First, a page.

On September 29 and 30, 2022, Governor Gavin Newsom signed more than one hundred new pieces of legislation, several of which directly affect California employers. In addition to several California Division of Occupational Safety and Health (Cal/OSHA)-related bills, the governor signed the following employment-related legislation.
California Supplemental Paid Sick Leave Extension (AB 152)
Assembly Bill (AB) 152 extends and modifies California COVID-19 supplemental paid sick leave (COVID-19 SPSL) through December 31, 2022. This bill goes into effect immediately.
Importantly, AB 152 does not require that employers provide new supplemental paid sick leave to California employees. Instead, employees who have not exhausted their available SPSL time now have until the end of the year to use it. COVID-19 SPSL initially would have expired on September 30, 2022.
In addition, existing law specifies that an employer does not have any obligation to provide additional COVID-19 SPSL if the employee refuses to provide documentation of a test result. It further authorizes the employer to require a covered employee who tests positive to submit to another test on or after the fifth day after the first positive test and provide documentation of those results. These rules remain in effect but AB 152 also authorizes an employer to require the employee to submit to a second diagnostic test within no less than twenty-four hours if the diagnostic test is positive. The employer must provide tests at no cost to the employee.
AB 152 also extends the rules relating to specified in-home supportive service and personal care providers through December 31, 2022.
Finally, for certain small businesses and nonprofits, AB 152 excludes, for taxable years beginning on or after January 1, 2020, and before January 1, 2030, certain allocations received by a taxpayer pursuant to the California Small Business and Nonprofit COVID-19 Supplemental Paid Sick Leave Relief Grant Program and sets forth procedures for recapturing grant amounts if the Governor’s Office of Business and Economic Development (GO-Biz) determines that the grantee has failed to meet the criteria for a qualified small business or nonprofit.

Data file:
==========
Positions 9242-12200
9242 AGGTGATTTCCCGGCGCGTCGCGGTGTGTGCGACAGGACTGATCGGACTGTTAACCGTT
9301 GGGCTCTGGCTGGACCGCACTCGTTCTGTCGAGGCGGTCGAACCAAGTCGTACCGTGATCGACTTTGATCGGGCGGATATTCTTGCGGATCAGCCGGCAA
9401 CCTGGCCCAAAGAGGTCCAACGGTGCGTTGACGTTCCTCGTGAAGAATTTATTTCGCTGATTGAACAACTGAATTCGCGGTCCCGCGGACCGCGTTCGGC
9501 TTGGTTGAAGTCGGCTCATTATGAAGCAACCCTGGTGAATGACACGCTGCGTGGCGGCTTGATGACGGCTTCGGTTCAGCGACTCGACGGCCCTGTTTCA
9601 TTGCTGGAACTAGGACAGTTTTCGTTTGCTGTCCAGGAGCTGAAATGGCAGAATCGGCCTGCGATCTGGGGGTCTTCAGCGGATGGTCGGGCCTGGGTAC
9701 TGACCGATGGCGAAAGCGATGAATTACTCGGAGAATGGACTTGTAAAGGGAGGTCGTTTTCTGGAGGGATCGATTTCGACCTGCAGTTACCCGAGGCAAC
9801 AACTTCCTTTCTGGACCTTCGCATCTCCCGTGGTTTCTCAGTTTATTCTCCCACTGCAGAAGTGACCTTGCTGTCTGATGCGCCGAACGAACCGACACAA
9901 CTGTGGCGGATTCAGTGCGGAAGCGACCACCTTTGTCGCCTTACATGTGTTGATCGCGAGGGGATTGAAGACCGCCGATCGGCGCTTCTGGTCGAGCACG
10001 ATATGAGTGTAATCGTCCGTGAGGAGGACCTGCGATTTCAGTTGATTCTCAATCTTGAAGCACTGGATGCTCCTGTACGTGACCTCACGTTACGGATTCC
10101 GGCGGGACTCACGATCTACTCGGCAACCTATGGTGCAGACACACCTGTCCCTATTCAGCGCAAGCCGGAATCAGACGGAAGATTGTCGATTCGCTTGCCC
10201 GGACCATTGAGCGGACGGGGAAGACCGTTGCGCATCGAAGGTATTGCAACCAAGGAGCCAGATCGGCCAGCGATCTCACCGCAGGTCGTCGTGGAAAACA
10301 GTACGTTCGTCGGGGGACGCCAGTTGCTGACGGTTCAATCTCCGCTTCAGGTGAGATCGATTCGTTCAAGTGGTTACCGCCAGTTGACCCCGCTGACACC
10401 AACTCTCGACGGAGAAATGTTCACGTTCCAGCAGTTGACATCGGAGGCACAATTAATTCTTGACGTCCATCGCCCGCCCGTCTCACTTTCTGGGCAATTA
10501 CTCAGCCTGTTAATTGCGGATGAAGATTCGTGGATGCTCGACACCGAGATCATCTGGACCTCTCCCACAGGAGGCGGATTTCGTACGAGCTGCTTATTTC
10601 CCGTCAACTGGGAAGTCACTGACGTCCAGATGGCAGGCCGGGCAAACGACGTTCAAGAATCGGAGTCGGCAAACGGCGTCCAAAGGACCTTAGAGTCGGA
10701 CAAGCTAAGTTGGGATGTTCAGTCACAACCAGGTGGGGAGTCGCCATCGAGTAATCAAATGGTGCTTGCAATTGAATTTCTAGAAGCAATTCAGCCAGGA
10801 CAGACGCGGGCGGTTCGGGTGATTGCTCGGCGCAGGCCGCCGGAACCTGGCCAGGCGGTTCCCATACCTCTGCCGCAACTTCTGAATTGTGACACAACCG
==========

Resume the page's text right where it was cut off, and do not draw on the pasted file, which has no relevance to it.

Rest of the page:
CFRA Expansion and California Paid Sick Leave (AB 1041)
AB 1041 amends Government Code 12945.2 (California Family Rights Act (CFRA)) and Labor Code 245.5 (California Paid Sick Leave) to add “designated person” to the definition of a “family member” for whom an employee can take protected leave. The law becomes effective January 1, 2023.
AB 1041 defines “designated person” under CFRA as “any individual related by blood or whose association with the employee is the equivalent of a family relationship.” The employer may require employees to identify the “designated person” at the time they request CFRA leave. The employer may choose to limit an employee to one designated person per twelve-month period.
AB 1041 defines “designated person” under the California Paid Sick Leave law as “a person identified by the employee at the time the employee requests paid sick days.” The new law provides that “an employer may limit an employee to one designated person per 12-month period” for this purpose as well.
Unpaid Bereavement Leave/FEHA Expansion (AB 1949)
AB 1949 adds section 12945.7 to the Government Code. It requires an employer to grant an eligible employee’s request to take up to five days of unpaid bereavement leave upon the death of a family member. The law defines “family member” as a “spouse or a child, parent, sibling, grandparent, grandchild, domestic partner, or parent-in-law.” The law takes effect January 1, 2023.
An employee must complete statutory bereavement leave within three months of the family member’s death, and the employer may not require that the employee take the days off consecutively. Although the employer need not pay for the bereavement leave, the employer must allow employees to “use vacation, personal leave, accrued and available sick leave, or compensatory time off that is otherwise available to the employee.”
If the employer has an existing bereavement policy that provides for fewer than five days total, the employer must provide additional unpaid days to bring the number of days up to five. Although these additional days do not have to be paid, the employer must permit the employee to “use vacation, personal leave, accrued and available sick leave, or compensatory time off that is otherwise available to the employee.”
Section 12945.7 also makes it an unlawful employment practice under the California Fair Employment and Housing Act (FEHA) for an employer to engage in specified acts of discrimination, interference, or retaliation relating to an employee’s exercise of these rights. The employer must also maintain employee confidentiality relating to bereavement leave. AB 1949 does not apply to an employee who is covered by a valid collective bargaining agreement that provides for prescribed bereavement leave and other specified working conditions.
This new law also directs the California Civil Rights Department to create a small employer family leave mediation pilot program for small employers that have between five and nineteen employees.
Emergency Working Conditions (SB 1044)